- Move from Medicare Advantage to Original Medicare (Medicare Part A and Part B), and choose to sign up for a standalone Part D prescription drug plan. You may also sign up for a Medicare Supplement plan (see more below).
What CAN’T You Do During the Medicare Advantage Open Enrollment Period?
- Move from Original Medicare to Medicare Advantage.
- Move from one Medicare Part D prescription drug plan to a different RX drug plan.
When Are Medicare Open Enrollment Changes Effective? When you leave a Medicare Advantage plan during your MA OEP, your plan lasts through the end of the month. For instance, if you request to leave your Medicare Advantage plan on January 27, your last day on the plan will be January 31. Your new Medicare Advantage plan would start on February 1.
Can You Make Multiple Changes? During the October Annual Election Period, you can make as many coverage changes as you want. During the MA-OEP, your options are limited. However, if you qualify for a Special Enrollment Period, you may also enroll in a new policy and leave your old carrier.
What About Medicare Supplement (or Medigap)? If you leave Medicare Advantage and go back to Original Medicare, you may lose your “guaranteed issue right” for Medicare Supplement plans. Medigap plans help to pay for out-of-pocket costs that Original Medicare doesn’t cover — commonly 20% of your medical bills.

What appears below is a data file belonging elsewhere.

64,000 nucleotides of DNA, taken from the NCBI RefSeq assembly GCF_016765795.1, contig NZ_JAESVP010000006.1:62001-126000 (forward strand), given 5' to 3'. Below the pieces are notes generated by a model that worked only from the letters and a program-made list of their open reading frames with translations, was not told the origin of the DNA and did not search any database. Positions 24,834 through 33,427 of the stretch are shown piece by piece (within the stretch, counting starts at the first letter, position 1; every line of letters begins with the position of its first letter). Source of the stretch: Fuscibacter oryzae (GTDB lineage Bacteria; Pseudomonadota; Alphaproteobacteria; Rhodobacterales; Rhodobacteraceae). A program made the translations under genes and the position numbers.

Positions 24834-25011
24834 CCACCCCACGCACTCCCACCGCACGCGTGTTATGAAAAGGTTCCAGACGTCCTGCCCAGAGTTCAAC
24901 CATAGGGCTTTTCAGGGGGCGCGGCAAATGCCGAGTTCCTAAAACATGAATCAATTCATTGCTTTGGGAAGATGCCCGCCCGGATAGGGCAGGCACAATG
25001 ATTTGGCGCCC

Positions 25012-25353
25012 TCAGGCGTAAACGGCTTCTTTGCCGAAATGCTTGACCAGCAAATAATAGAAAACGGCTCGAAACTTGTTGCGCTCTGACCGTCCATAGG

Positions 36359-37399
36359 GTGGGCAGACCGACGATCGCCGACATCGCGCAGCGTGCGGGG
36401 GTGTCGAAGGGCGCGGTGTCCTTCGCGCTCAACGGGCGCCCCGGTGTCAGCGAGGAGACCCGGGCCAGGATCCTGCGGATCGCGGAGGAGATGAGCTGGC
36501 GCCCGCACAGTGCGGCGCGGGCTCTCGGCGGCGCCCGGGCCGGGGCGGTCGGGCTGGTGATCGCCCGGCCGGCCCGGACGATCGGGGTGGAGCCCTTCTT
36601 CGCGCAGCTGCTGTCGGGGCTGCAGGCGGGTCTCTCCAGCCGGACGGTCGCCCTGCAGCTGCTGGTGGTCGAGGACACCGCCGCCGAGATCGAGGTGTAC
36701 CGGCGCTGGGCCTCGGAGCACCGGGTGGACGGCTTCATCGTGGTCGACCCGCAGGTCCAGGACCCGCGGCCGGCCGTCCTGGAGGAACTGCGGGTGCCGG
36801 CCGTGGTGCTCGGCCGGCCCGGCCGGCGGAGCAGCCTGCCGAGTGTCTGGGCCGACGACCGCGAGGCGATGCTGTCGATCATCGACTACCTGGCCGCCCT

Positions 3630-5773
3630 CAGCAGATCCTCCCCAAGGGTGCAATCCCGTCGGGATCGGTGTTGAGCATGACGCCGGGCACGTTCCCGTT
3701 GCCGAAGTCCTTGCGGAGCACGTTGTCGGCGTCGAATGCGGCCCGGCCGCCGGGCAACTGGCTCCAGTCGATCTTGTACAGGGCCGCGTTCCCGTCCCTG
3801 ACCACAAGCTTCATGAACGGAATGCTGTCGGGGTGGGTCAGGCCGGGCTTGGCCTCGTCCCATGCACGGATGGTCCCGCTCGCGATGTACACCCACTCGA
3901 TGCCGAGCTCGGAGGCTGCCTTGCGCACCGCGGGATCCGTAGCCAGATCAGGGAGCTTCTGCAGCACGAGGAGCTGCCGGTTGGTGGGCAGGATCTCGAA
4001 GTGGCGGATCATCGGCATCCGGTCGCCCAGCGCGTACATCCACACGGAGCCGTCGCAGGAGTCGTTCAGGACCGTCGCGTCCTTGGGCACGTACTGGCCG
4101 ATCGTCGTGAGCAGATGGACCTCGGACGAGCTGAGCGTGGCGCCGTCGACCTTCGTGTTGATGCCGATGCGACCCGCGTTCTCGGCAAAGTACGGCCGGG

A “guaranteed issue right” requires insurers to sell you a Medigap policy, cover all pre-existing conditions, and not charge higher premiums due to your health history. This protection applies under different scenarios, such as if your plan ends coverage in your area. Then you have 63 days to apply for a new plan. .
If you were on Medicare Advantage for the first time for less than a year and switched to Original Medicare, then you keep your “guaranteed issue rights” for a Medigap supplement plan.
Standalone Medicare Part D: If you drop your Advantage plan during the MA-OEP and enroll in Original Medicare, you can join a standalone Medicare Part D RX drug plan before the March 31 deadline. You can enroll in a Medicare Part D plan to help pay for your prescriptions even if you didn’t have a Part D plan before then.
What’s New for 2020? From 2011 to 2018, the law covering the Medicare Advantage Disenrollment Period (MADP) only allowed you to leave Medicare Advantage for Original Medicare. Now thankfully, you have more options.
Joining Medicare Advantage or Medicare Drug Coverage at Other Times